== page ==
Monday, 11 May 2009

Attempting Haiku





The harmony ripples
sweet looping quavers connect
to rhythmic kwela.



An offshoot of marabi sound, kwela is the jazzy street music which came to life in the early 50s in South Africa and is still going strong today. The primary instrument of kwela, in the beginning, was the pennywhistle, a cheap and simple instrument which was played by street performers in the townships.

The word ‘kwela’ has its origins in the Zulu word for ‘get up’, but in township slang it also refers to the police vans that patrolled the townships in the apartheid era, the so-called ‘kwela-kwela vans’. It’s said that kwela bands were often used as lookouts to warn gamblers or drinkers of the approaching police.

I don’t think anyone who listens to kwela music can resist shaking a tail feather along with the best of them!



Daniel Mnguni, Siphiwe Dludlu, Smal Ndaba, Charles Dhlomo and Themba Ndaba in Kwela Bafana (Photo: Baxter Theatre)

(**Tracy at Pink Purl and Elizabeth at About New York are co-hosting this wonderful around-the-world Haiku Festival and both have a list of participating bloggers if you’d like to see more of this fascinating poetry style. Thanks so much for the opportunity, Tracy and Elizabeth! It’s been great fun.**)

22 comments:

Tracy said...

I really like the rhythm and musical feel to your poem, and your artwork adds so perfectly to the overall experience--wonderful! Thanks so much for joining us in this fun haiku event. I'm Elizabeth's co-host, Pink Purl, or Tracy as I am also known ;o) You have a great, dynamic blog!

Polly said...

That's a really great haiku! I better start working on mine.

I've never heard of kwela, thanks for teaching me about it.

lakeviewer said...

Lovely,evocative,edging on the exotic.

The pictures and the information about the music completed the poem.

I went back and reread your post on tomatoes, and it is as sensually rich as the first time I read it.
Way to go.

The Clever Pup said...

Neat, different. I like your attempt. It worked!

Elizabeth said...

I would love to hear kwela
sounds fascinating.
and a little haunting and many layered.

Yoli said...

Tessa this is such a beautiful post. I can't wait to receive your print. I love coming here.

rochambeau said...

Great Haiku! It has rhythm and a beat! Also, like how it works with your artwork!

Constance

linda said...

I love your haiku{and am jealous because I can't write one!} AND that painting!!! YUM!

Lola said...

Kwela!!!! Oh, Tessa, you exude South Africa with every sweet word. And that painting...I'm dreaming once more.

I attempted haiku poetry some years ago, then got lazy. I should try it again.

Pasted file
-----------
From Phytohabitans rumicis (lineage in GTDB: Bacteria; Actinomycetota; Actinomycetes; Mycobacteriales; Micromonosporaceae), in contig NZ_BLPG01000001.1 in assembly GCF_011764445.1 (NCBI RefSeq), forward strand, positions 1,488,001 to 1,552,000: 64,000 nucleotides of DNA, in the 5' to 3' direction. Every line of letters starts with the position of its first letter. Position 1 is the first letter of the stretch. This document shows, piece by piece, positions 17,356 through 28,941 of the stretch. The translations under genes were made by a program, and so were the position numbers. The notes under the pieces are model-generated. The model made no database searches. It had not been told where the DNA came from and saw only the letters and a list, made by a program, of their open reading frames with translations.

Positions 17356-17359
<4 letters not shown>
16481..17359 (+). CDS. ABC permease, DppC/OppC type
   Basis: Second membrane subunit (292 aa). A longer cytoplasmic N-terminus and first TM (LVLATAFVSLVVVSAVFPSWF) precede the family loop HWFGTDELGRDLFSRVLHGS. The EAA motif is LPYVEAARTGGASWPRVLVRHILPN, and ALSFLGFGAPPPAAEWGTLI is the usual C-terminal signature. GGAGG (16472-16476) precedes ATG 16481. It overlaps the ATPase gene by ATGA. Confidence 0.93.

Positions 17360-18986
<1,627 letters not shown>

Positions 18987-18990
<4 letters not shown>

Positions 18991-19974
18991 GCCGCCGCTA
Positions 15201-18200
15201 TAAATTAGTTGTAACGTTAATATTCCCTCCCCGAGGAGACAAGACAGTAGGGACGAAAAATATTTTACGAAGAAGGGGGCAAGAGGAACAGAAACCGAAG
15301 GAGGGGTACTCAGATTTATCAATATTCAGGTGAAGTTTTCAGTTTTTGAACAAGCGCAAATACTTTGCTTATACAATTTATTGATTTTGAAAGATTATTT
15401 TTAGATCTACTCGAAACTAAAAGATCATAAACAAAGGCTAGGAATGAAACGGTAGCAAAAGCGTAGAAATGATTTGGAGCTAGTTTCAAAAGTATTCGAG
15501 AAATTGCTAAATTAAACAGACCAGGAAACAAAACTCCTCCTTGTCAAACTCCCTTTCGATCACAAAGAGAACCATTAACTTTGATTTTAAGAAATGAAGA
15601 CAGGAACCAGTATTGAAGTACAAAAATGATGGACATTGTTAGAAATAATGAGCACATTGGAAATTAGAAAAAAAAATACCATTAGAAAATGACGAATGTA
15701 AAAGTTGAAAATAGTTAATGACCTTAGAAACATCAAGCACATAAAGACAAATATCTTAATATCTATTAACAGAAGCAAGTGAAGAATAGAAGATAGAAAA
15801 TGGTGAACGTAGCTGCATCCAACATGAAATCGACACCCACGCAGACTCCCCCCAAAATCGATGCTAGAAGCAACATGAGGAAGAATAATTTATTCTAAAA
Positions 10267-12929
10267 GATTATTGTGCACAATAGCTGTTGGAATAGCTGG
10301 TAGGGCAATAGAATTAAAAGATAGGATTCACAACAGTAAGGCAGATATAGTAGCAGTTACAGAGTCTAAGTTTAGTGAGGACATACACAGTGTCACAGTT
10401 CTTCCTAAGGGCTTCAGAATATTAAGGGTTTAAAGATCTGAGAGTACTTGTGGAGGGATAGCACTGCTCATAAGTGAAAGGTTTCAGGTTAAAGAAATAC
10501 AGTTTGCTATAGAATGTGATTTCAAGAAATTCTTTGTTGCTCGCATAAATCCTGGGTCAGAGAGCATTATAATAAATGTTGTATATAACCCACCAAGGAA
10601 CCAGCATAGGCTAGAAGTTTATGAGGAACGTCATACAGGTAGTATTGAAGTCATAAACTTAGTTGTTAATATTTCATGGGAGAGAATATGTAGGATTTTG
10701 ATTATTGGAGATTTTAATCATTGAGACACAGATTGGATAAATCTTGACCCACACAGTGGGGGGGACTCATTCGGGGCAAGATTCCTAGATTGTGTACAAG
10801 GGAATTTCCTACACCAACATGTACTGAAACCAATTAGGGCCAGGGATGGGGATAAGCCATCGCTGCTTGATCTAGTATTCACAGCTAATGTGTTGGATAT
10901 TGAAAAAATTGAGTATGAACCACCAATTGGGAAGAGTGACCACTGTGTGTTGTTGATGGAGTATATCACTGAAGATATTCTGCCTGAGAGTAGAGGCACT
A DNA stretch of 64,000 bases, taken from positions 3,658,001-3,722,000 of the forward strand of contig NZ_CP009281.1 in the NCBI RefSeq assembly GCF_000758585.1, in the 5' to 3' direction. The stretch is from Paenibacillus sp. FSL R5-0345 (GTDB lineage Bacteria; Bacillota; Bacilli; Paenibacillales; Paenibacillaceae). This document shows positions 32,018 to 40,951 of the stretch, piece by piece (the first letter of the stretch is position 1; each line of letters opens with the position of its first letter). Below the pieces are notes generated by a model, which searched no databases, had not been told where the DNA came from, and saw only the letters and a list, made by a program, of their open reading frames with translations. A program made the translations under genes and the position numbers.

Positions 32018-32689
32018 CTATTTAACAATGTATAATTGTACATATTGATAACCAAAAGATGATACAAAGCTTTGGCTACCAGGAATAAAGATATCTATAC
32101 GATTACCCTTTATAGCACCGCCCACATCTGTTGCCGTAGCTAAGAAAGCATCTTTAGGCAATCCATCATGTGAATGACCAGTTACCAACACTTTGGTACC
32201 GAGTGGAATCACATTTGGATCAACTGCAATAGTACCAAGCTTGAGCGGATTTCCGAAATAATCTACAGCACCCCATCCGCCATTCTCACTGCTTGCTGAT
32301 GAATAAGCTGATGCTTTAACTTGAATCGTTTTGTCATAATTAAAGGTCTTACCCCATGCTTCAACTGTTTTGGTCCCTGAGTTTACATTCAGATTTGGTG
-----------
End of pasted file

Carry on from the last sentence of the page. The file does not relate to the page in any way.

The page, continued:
Ciao lovely friend, I'm off to play some kwela in my iPod.

Shell said...

I love the feel of your Haiku. I can hear the music in it.

Bee said...

I can just imagine how irresistibly catchy the kwela can be. . . from your description, haiku, and those groovin' men! I love the vibrant colours in your illustration.

Mim said...

I've always liked Haiku - so joined in

http://ammdh.blogspot.com/

Delwyn said...

Hello Tessa
what a wonderful word kwela is to say...it sounds so musical - swaying hips...
Your illustration also suggests the sounds of kwela enveloping the musician and the listeners...
Lovely thank you

Lori ann said...

I want to try next time Tessa, thank you so much for the mail telling about this. But, i've got to leave in the morning, and i've run out of time for all this fun.
You are wonderful, do you know i learn something everytime i come here.
love you ☺
lori ♥

Renee said...

I love the stories you tell.

I feel like you are my private little story teller.

Love Renee xoxoxo

Margaret Gosden said...

All so compatible and rhythmic. Lovely.

Hey Harriet said...

You've written a wonderful haiku! And of course your artwork compliments it so wonderfully :)

The Gossamer Woman said...

Your painting, as usual, is beautiful and, as usual, full of happy color.

Your haiku is very well done and, considering the subject, most unusual and unique.

I looked up kwela music on you tube and found it to be happy and energetic music and again, I am surprised that black people all over the world, under the least favorable circumstances, are able to make such excellent and up beat music. I am impressed.

Reya Mellicker said...

That picture is fabulous. Makes me want to jump up and start dancing around.

LadyFi said...

I like the rhythm of your haiku. And thanks for sharing some interesting facts about kwela!

Woman in a Window said...

Yes, I get the sensual of it, too, but then that is the whole of music and art, isn't it? Wonderful.

Loni Edwards said...

Lovely! The colors are gorgeous! Love the Haiku!